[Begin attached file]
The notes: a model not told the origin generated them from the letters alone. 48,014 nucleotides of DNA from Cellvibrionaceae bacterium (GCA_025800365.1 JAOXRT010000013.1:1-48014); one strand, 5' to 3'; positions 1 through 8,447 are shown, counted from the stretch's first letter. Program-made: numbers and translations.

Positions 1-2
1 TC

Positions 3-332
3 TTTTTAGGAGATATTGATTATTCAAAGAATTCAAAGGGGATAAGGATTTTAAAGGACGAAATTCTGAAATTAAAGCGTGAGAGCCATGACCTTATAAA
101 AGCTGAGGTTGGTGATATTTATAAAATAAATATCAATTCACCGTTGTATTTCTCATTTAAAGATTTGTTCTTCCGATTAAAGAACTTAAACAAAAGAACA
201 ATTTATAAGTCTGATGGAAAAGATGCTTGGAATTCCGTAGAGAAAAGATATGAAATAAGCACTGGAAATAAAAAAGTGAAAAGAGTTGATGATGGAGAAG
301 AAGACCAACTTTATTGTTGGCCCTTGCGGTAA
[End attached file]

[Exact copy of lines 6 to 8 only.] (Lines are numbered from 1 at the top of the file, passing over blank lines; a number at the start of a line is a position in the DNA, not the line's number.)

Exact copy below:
101 AGCTGAGGTTGGTGATATTTATAAAATAAATATCAATTCACCGTTGTATTTCTCATTTAAAGATTTGTTCTTCCGATTAAAGAACTTAAACAAAAGAACA
201 ATTTATAAGTCTGATGGAAAAGATGCTTGGAATTCCGTAGAGAAAAGATATGAAATAAGCACTGGAAATAAAAAAGTGAAAAGAGTTGATGATGGAGAAG
301 AAGACCAACTTTATTGTTGGCCCTTGCGGTAA